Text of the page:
US – FAO (Food and Agriculture Organization of the United Nations) data indicate that annually 2500 km3 of freshwater are used for agricultural production, which amounts to 70% of the water resources the whole of humanity consumes in a year. With the global population continuing to grow at a high pace, it is essential to optimize the use of water resources and to increase agricultural production in view of the prospect of having to feed 8 billion humans in 2030.
Scientists have for many years been using remote-sensing satellite observations to improve water balance and farming yield assessment on large geographical scales (at the level of irrigated agriculture areas, catchments basins and so on).
Until quite recently, scientists had two different observation methods available for doing that: wide field-of-view sensors (TERRA-MODIS or SPOT-VEGETATION), which allowed daily observation of the entire globe but with a resolution on the kilometric scale, generally extending far over that of one parcel of crops, or decametre-scale-resolution sensors (SPOT, Landsat, ASTER), which can yield only one or two observations per month.
Since 2004, the Taiwanese satellite FORMOSTAT-2 has been in operation, combining the functional features of these two observation techniques, albeit without providing an exhaustive cover of the continents. It gives the possibility for daily observation of small areas of around 500 km² at a spatial resolution of about 8 metres.
Research conducted by an IRD team at the ‘Centre d’Etudes Spatiales de la Biosphère’ at Toulouse, using images taken by FORMOSAT-2, gave the opportunity to study two agricultural areas where farmers make extensive use of irrigation: the Tensift Plain around Marrakech in the centre of Morocco, and the Yaqui Valley in the State of Sonora in North-West Mexico. In these agricultural areas, irrigated cultivation of cereals, fruit trees and vegetables is practised over several thousand square kilometres. This activity draws on limited water resources, mainly coming from precipitation received by the nearby mountain ranges: the Moroccan High-Atlas in the case of the Tensift Plain, the western Sierra Madre for the Yaqui Valley.
Both regions have an arid climate: average rainfall is 200 mm per year. But the water demand is seven times as high (the potential evapotranspiration of the plant cover is about 1500 mm/year). It is therefore essential to portion off the water as equitably as possible, according to the needs of the different types of crops that make up the agricultural landscape.
For these two areas, the study demonstrated all the potential capabilities of the new imagery technique with its high spatio-temporal resolution. With the support of CNES, the satellite FORMOSAT-2 was used to obtain time series of images, from November to May of the following year, that is throughout one entire farming season, at the rate of one shot every 5 days.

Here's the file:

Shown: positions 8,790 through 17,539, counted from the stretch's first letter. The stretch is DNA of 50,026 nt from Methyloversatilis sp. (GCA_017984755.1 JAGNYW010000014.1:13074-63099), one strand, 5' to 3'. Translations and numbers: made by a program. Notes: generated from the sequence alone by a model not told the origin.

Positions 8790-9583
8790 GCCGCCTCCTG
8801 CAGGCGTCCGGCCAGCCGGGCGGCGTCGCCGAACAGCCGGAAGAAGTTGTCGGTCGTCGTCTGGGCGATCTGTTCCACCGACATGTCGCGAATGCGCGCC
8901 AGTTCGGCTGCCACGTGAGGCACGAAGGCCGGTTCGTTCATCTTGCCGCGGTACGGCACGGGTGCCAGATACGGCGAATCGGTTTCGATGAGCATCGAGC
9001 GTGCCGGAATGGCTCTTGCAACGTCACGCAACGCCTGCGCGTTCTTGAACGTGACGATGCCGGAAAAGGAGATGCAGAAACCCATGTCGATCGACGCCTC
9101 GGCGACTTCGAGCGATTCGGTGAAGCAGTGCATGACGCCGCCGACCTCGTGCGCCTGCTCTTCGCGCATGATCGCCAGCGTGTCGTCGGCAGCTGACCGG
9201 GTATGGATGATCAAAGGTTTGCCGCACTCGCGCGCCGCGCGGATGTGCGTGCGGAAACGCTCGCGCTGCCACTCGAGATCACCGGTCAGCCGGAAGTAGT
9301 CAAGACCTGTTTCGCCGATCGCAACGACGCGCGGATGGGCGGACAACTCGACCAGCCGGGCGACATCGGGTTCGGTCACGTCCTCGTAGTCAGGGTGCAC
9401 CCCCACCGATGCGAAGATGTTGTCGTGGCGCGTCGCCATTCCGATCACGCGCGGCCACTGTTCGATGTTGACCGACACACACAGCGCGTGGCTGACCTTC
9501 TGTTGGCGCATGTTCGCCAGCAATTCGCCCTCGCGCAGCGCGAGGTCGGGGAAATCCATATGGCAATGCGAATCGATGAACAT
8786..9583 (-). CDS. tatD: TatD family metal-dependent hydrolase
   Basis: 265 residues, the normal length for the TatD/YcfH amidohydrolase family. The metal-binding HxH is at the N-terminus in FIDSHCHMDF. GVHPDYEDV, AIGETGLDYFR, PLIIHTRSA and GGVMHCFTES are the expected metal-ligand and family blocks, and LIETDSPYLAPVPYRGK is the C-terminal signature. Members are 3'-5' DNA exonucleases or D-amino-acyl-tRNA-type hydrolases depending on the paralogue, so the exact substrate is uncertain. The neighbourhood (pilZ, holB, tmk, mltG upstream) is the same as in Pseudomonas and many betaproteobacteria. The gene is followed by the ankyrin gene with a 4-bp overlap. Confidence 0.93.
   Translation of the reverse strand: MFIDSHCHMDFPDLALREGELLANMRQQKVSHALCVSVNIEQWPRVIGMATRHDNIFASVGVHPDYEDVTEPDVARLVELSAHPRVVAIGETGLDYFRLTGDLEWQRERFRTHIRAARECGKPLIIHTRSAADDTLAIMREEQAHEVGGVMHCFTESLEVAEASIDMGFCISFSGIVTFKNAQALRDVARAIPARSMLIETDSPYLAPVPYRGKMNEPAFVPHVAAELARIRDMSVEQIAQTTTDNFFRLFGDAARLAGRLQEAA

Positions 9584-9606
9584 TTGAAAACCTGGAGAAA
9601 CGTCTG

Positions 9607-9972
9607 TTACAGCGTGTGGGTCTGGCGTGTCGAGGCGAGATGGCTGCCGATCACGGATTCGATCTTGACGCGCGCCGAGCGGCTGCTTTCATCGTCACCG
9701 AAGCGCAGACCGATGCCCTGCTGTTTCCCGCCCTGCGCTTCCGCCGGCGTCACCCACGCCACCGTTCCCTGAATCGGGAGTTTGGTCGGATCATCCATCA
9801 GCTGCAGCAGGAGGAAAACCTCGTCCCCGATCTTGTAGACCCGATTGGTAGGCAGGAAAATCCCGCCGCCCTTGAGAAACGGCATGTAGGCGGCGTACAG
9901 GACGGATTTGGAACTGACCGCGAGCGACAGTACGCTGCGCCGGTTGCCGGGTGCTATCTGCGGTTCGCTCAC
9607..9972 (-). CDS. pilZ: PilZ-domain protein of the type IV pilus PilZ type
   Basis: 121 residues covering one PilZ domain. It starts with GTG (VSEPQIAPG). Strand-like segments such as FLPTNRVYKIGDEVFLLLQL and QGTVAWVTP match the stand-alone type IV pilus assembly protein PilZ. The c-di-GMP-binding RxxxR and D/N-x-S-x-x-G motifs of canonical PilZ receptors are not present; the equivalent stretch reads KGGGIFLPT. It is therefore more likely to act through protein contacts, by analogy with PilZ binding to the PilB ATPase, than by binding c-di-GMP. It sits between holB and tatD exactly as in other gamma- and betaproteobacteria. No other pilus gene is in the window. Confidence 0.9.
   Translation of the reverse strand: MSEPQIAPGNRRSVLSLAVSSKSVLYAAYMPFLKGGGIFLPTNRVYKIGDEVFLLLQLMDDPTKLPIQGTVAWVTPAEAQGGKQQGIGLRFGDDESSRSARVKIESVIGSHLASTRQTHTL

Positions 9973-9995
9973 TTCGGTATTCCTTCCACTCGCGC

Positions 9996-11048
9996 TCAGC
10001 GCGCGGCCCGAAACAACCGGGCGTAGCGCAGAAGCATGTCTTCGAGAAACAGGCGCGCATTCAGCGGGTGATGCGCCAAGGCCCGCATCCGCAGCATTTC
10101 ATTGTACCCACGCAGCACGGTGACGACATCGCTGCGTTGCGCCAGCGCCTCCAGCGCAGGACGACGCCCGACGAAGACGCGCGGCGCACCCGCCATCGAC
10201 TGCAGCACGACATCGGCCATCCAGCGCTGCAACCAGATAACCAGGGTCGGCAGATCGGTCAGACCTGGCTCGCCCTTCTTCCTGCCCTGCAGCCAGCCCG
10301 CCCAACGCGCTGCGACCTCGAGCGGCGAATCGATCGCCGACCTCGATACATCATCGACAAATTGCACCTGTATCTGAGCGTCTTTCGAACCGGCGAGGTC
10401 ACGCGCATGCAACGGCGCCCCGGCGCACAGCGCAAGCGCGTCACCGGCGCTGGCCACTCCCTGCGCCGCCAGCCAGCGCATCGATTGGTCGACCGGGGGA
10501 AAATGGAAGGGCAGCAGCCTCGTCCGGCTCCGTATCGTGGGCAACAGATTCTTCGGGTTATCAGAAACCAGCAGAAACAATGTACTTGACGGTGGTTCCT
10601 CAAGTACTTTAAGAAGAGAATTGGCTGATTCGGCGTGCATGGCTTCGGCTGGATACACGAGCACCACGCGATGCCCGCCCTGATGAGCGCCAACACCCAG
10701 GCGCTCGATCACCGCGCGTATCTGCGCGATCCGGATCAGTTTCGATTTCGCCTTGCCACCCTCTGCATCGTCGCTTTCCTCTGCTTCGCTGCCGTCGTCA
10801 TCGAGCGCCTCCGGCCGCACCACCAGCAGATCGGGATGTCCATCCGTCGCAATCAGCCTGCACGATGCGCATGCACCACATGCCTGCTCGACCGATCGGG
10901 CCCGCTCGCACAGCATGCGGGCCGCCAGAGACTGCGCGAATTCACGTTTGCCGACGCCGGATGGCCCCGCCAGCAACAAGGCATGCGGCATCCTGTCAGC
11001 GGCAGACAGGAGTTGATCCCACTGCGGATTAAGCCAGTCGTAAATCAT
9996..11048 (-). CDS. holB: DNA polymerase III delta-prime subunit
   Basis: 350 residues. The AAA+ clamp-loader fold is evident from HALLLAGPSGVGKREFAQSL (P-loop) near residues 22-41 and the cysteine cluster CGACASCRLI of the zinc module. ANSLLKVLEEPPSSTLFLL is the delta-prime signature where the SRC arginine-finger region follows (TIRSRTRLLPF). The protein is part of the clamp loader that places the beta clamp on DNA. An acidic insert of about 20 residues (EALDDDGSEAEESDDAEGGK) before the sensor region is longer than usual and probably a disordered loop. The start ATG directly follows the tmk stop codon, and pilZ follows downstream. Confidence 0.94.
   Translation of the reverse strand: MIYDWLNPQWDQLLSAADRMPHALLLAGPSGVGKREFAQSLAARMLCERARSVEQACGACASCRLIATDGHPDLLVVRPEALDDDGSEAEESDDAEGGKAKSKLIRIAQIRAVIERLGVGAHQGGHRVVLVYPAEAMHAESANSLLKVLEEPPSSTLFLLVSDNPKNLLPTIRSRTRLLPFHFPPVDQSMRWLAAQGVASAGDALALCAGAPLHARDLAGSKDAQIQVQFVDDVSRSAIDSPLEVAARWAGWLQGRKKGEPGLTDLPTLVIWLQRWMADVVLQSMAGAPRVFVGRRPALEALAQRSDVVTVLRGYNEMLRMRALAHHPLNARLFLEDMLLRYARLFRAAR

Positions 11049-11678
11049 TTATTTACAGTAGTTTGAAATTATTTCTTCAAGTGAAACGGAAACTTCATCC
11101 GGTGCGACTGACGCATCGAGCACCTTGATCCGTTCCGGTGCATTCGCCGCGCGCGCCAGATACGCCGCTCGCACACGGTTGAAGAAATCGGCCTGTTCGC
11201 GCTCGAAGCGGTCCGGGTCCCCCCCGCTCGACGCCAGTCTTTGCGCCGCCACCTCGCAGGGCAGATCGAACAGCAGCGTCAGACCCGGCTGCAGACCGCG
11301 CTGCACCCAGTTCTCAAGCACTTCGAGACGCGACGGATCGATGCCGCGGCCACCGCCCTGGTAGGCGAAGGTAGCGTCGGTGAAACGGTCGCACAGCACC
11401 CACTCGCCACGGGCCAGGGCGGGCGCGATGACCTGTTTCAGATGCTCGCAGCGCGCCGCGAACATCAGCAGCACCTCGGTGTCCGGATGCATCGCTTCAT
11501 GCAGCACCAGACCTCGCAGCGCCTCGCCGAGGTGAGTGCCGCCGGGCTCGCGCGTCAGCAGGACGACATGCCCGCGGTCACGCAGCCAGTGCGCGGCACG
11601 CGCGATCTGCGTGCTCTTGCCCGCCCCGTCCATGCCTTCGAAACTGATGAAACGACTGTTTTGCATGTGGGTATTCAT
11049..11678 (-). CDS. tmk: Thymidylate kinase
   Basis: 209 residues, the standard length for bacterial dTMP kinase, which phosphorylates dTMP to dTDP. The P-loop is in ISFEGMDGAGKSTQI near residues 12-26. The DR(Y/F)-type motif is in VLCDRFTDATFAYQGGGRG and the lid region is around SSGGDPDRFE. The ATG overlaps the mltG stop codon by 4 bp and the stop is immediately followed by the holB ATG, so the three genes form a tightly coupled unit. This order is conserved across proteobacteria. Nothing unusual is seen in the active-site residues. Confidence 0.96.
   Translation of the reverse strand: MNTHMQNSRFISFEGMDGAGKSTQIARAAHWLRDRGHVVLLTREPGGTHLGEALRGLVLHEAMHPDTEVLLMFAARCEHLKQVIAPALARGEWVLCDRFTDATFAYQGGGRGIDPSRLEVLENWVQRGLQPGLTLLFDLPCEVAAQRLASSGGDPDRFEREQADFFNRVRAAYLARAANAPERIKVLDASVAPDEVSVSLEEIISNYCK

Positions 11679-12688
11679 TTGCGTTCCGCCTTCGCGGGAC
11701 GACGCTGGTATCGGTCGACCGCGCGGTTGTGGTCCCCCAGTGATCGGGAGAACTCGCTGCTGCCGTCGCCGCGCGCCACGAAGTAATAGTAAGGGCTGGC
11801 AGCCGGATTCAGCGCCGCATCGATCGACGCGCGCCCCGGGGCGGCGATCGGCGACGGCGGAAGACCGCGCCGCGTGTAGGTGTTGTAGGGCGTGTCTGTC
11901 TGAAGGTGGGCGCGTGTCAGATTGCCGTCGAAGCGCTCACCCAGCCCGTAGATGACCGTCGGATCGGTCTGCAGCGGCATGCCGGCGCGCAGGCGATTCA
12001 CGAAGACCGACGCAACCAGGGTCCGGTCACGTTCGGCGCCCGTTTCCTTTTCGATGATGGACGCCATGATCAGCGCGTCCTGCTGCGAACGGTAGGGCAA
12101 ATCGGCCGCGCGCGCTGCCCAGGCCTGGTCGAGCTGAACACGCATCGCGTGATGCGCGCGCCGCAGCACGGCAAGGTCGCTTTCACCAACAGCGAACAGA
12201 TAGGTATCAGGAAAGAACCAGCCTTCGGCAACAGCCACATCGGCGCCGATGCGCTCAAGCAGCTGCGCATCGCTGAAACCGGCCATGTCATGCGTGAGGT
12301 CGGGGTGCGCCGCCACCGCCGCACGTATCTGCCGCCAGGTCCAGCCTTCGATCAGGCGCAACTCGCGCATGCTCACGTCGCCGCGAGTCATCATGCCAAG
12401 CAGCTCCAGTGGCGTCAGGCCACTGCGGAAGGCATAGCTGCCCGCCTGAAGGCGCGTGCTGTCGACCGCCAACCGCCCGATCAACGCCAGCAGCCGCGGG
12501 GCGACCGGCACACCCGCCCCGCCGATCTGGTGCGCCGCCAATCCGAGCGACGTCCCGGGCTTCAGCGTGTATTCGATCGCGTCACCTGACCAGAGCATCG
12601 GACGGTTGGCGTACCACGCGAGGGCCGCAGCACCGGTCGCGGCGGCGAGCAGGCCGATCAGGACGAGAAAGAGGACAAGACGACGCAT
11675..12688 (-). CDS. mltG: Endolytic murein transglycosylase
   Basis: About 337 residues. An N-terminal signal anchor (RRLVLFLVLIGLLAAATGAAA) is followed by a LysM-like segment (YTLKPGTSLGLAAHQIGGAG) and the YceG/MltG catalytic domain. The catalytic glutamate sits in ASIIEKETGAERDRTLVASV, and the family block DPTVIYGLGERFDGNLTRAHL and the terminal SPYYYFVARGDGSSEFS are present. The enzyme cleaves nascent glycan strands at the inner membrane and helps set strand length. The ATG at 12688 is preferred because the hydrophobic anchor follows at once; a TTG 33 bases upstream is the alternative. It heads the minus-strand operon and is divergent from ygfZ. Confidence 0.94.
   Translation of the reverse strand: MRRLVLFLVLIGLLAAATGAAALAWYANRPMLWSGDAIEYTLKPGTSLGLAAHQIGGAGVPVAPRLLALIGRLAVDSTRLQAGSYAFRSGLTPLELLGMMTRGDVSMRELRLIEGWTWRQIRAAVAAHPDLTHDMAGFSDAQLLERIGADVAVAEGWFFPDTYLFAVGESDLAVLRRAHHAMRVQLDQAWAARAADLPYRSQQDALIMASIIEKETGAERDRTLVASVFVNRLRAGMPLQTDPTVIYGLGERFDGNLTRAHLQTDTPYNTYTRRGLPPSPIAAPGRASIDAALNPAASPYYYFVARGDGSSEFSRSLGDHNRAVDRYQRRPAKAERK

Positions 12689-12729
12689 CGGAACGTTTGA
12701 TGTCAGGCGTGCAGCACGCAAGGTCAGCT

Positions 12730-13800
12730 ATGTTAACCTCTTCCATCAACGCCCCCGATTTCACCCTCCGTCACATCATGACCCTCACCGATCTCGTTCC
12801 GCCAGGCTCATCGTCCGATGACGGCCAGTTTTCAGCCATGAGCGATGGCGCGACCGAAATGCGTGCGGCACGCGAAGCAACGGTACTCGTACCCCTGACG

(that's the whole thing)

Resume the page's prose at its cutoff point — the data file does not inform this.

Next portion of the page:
Processing of the resulting satellite data first helped compile land use maps (including crop rotation and succession patterns) with an excellent degree of discrimination between the different crop types. The availability of a large set of observations also allowed detailed monitoring of the plant cover with time, achieved by determination of changes in reflectance, the proportion of the light reflected by the land surface.
These measurements and associated vegetation indices gave the bases for determining the variables that describe the state of the soil-plant system such as the degree of land plant cover or the green leaf area index: a reliable index for vegetation, a figure below 0.15 corresponding to bare soil whereas one of over 0.70 characterizes a crop that is on the point of ripening (see the series of satellite images). This detailed and practically continuous description of the plant cover made it possible to improve yield assessments and modelling of water transfer between soil, vegetation and atmosphere.
The investigations run in Morocco on parcels of wheat in particular showed that evapotranspiration from the plant cover, the principal factor in water loss, could be evaluated with a margin of error of between 10 and 20%. Moreover, the plant biomass (dry above-ground phytomass) and grain yields could be estimated to an accuracy of about 25% at parcel scale. In conclusion, this observation technique opens up the possibility to track the various successive operations (sowing, ploughing, irrigation, harvest and so on) affected as an agricultural season progresses.
Making sets of such data available for local agencies responsible for agro-environmental management should facilitate the reorientation of irrigation rapidly towards the crop parcels where it is most needed. In addition, it also makes it possible to adapt and improve all the information and advice issued to farmers and thus enable them to make significant improvements to their cultivation practices.